Friday, 22 August 2014

Subscription services – good or evil?

Technology has driven huge changes in the way that we purchase and use media. Subscription services have been hugely successful for films, to the point of driving Blockbuster into extinction. Videogames are now dipping their toe into the waters of subscription, with the PS4 and EA having their own models (interesting because the EA deal isn’t available on the PS4, and we’re seeing the console manufacturers themselves and individual [albeit very large] studios trying their hand at it).

It’s worth mentioning that certain new technological developments seem very popular (Photo Mode in the Remastered version of The Last Of Us, and easy screenshots/video capture on the new consoles) whereas others (always on internet, Kinect) were derided so much they were dropped or made optional.

Now subscription services are coming to books.

Since e-readers and superior screens first came out an industry which was almost unchanged (from a consumer perspective) since the first printing presses has undergone substantial change. Books can now be purchased for less via the internet, and sometimes for free.

However, e-books have presented a substantial challenge to publishers, and traditional bookstores have had to try and deal with this whilst at the same time competing with the behemoth that is Amazon.

Authors have never had it so easy when it comes to getting published (you can, almost literally, do it yourself). However, getting noticed has perhaps never been harder, because there are so many new authors each individual is a small drop in an ever larger ocean.

Despite publishing my own stuff (and hopefully getting some traditionally published work out there soon), I am immensely old-fashioned. I don’t even own a mobile phone, and think DLC is the work of Satan.

It’s perhaps unsurprising that I’m worried about subscription services. The rate of remuneration for authors is a serious concern, and how it will affect publishers. Will we see individual publishers setting up their own services (akin to EA in videogames)? Will some content (perhaps short stories) become available only via subscription?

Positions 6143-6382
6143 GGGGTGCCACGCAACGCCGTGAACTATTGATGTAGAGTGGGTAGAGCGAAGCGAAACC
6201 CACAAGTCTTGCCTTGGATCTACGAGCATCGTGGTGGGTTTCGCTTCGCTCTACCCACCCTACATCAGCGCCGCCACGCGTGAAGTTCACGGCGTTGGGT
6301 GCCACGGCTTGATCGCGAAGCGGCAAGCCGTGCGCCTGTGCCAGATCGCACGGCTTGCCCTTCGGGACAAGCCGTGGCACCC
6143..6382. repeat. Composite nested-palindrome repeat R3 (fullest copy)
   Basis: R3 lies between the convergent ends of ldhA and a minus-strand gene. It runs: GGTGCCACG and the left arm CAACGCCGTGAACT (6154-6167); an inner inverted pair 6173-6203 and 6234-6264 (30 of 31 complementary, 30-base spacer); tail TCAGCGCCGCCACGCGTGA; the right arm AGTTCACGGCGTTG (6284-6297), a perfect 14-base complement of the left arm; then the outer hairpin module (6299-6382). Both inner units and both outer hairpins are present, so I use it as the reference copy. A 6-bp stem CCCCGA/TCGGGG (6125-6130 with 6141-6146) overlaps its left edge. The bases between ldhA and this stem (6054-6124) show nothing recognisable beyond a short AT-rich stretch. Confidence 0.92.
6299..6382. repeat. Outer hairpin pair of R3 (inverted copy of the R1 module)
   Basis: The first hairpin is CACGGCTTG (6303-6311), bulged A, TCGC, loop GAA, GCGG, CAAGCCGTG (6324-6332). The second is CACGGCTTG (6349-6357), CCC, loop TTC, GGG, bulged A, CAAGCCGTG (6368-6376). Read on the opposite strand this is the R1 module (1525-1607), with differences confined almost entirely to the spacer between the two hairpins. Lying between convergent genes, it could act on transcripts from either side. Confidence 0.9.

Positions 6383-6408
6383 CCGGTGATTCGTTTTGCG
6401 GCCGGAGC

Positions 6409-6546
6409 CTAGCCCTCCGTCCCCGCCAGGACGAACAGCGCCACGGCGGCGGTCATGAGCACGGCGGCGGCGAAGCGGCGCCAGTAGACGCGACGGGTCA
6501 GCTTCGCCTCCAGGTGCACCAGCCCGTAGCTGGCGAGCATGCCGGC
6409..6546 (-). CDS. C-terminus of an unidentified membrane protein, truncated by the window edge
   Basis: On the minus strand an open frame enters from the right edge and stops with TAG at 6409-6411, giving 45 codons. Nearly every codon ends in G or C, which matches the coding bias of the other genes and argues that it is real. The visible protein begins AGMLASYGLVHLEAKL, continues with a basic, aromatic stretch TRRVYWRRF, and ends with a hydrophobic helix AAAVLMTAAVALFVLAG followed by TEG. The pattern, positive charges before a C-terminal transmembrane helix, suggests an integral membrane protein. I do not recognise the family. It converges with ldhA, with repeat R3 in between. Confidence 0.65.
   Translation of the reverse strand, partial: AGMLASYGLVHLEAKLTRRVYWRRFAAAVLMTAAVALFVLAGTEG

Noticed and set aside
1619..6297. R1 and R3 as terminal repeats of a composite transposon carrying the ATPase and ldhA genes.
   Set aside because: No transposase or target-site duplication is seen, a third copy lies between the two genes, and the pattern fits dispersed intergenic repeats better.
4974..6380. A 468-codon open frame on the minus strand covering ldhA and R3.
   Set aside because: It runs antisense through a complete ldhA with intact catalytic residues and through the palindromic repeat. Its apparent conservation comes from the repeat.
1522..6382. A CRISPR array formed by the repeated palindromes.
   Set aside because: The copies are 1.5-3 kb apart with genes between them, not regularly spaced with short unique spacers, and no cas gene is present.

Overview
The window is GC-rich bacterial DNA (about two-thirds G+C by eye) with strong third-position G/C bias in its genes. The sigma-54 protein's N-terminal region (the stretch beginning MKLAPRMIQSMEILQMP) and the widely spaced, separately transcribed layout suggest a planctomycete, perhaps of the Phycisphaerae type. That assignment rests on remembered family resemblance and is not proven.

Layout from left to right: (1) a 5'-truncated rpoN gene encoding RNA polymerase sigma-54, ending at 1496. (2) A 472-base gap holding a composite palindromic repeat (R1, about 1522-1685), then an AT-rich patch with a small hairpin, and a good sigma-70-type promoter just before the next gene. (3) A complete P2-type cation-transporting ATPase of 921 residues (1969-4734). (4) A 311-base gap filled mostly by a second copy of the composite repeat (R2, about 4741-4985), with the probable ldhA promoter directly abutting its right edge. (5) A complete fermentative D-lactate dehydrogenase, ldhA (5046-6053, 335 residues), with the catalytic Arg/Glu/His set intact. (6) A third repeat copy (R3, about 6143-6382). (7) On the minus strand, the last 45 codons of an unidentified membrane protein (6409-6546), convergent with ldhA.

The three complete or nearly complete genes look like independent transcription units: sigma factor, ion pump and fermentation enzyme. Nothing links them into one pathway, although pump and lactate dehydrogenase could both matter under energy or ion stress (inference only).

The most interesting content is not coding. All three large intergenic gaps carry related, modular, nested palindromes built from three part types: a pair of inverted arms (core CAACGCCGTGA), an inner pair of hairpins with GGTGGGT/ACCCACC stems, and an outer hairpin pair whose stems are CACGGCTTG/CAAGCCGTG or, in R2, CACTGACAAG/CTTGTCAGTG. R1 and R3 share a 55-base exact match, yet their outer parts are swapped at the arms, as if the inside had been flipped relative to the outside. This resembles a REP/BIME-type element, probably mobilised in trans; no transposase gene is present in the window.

Consumer behaviour will be critical to the success or failure of any model. The pricing of a subscription (probably annual, given a monthly approach would only be of use to voracious readers) will be a major factor, but there’s the rub. If the fee is low, how can authors expect to make more than a pittance? If the fee is high, then people will opt to buy individual books because it’ll work out cheaper.

Things are already difficult for smaller publishers and new authors, and if the ‘big boys’ end up dominating a new subscription-based landscape then it could become a gated community. A decade or two ago agents and publishers were gatekeepers, deciding who was worthy and unworthy to be published. We can argue the toss about whether that was better than the self-publishing world we now have, but things have changed.

If major publishers and/or retailers start pushing for subscription in various ways (such as hiking the prices of their books so the subscription fee looks relatively more reasonable, or making later series instalments available only via subscription) then readers may stop scouring virtual bookshelves for individual books they want and instead opt for one or two subscriptions.

It just feels inherently wrong, to me. If someone writes a book you like, buy it, and they get some money (the retailer and agent/publisher also taking a slice). The seller, creator and middlemen all get a slice of the cake. If retailers and publishers shift to subscription I feel the author’s slice will become smaller.

And the harder it is for authors to make any money, the less likely it is we’ll have more good writers.

Maybe I’m wrong, and my instinctive distrust of changes in this area is just my spidey sense tingling for no good reason. But right now, I’m suspicious.


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